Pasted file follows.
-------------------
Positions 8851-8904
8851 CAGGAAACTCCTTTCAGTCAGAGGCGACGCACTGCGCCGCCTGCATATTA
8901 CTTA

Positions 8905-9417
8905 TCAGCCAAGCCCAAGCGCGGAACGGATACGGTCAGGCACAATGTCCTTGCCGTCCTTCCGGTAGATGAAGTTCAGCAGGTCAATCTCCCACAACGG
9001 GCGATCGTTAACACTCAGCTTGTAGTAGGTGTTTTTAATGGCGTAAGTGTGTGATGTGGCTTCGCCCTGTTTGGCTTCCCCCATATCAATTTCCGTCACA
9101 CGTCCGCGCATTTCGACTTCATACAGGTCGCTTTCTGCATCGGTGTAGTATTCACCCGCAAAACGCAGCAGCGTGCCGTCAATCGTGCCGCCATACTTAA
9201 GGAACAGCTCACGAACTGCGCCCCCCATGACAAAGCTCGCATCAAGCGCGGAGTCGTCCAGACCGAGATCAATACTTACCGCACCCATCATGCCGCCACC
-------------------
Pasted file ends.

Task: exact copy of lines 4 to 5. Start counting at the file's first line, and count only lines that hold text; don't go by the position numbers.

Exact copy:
Positions 8905-9417
8905 TCAGCCAAGCCCAAGCGCGGAACGGATACGGTCAGGCACAATGTCCTTGCCGTCCTTCCGGTAGATGAAGTTCAGCAGGTCAATCTCCCACAACGG